The Fort Vancouver National Trust announced the closure of Pearson Air Museum in Vancouver, Washington. Operated on contract with the city of Vancouver by the Trust for the past eight (8) years, the museum offered the public a glimpse into the Golden Age of Aviation history from the early 20th Century. The museum featured fifteen historic planes, a gift shop and Flight Simulator Lab. The museum facility also hosted over 100 community events during the year and was supported by over fifty volunteers investing over 6,000 hours a year at the museum.
The closure was the result of an unresolved dispute with the National Parks Service regarding park use policy. Trust administrators were asked on February 4th to turn over keys to the museum to the park service by February 6th. The trust, which either owns or has secured loans for all the planes and exhibits inside the museum, decided to move the contents to new locations rather than risk handing private property over to the Park Service.
For now, the museum is essentially empty, and its fate remains uncertain. Many events, including the Aviation Resource Fair scheduled for Feb. 16, have been put on hold or canceled due to the situation.
“Because air museum aircraft exhibits are either owned by the Trust or on loan to the Trust, it was not feasible for us to turn this property over to the National Park Service,” said Elson Strahan, Trust President and CEO.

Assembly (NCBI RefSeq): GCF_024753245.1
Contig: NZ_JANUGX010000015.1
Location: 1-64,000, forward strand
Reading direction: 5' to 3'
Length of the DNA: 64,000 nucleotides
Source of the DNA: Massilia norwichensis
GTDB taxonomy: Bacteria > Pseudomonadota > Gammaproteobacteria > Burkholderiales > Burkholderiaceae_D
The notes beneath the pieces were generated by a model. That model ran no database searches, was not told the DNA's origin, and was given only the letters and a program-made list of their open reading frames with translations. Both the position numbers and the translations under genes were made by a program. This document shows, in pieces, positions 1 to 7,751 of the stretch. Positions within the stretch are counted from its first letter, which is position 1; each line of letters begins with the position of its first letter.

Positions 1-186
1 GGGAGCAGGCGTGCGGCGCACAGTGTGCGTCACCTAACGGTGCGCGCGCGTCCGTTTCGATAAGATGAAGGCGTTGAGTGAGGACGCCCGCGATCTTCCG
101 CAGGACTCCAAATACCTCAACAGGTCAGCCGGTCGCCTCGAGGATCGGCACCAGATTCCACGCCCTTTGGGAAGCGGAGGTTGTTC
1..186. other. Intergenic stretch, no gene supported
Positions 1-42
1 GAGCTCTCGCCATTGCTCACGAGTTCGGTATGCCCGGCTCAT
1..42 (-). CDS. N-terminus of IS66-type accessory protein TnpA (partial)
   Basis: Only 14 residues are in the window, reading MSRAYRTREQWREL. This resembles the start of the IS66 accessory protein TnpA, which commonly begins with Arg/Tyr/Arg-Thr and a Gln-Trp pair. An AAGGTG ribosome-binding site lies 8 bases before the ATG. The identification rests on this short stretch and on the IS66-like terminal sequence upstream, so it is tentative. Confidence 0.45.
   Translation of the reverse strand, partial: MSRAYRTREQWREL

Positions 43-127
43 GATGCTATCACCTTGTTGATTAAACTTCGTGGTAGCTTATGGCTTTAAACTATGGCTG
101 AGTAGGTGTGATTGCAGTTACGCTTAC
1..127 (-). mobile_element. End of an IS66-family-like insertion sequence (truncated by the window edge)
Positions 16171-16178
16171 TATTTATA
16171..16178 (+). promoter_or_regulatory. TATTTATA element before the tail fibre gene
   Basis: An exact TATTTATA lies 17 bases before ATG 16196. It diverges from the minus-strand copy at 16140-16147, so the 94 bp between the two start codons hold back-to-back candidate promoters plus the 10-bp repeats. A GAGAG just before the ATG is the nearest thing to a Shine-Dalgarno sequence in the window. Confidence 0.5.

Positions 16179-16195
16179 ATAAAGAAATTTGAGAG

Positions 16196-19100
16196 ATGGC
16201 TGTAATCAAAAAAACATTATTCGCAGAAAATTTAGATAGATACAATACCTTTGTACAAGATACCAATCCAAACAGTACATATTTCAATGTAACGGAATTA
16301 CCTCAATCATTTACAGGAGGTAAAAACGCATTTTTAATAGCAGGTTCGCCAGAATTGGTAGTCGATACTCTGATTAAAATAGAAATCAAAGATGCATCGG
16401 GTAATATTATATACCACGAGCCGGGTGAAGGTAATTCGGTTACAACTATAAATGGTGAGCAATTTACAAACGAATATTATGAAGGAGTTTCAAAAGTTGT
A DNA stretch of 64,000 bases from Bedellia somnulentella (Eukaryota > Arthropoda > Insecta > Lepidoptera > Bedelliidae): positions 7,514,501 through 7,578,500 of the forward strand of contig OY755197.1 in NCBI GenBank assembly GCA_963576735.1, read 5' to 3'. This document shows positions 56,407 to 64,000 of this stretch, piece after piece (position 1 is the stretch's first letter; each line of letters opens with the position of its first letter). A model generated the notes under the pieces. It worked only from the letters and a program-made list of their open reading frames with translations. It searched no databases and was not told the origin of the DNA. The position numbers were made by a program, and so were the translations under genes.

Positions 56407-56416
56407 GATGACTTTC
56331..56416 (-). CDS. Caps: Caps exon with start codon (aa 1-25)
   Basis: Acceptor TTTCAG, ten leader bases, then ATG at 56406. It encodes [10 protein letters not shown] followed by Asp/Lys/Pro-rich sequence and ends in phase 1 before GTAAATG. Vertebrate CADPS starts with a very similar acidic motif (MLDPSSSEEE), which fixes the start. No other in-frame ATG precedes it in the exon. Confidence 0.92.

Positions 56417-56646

The Pearson Air Museum has long been part of the Fort Vancouver National Historic Site, housed in a retired hangar at the oldest operating airfield in the West. It not only serves educational purposes but also hosts dozens of community events, including weddings.
While the future of the museum still is uncertain, many are hoping the players involved can come to an agreement. Protesters gathered at the site on Saturday, February 10th.
“It’s one of the few larger locations with a larger floor room that there is in our community,” said protester Diane Green Hartley. “And that has been lost to our community.”
“We are part of aviation history that is over 100 years old,” said another protester. “And they are the keepers of that history.”
Organizers has launched a “Save the Pearson Air Museum” page on Facebook and local congresswoman Jamie Herrera Beutler has introduced a bill to transfer the Pearson Museum from the National Parks Service to the City of Vancouver so the museum can reopen under management by the Fort Vancouver National Trust.
The Trust is also encouraging interested parties to contact the following to weigh in on this arbitrary decision by the National Parks Service:
The Superintendent of the Fort Vancouver National Site,
Tracy Fortmann: 360-816-6205
WA Senator Patty Murray: 360-696-7797
WA Senator Maria Cantwell: 360-696-7838
WA 3rd District Congresswoman Jamie Herrera Beutler: 360-695-6292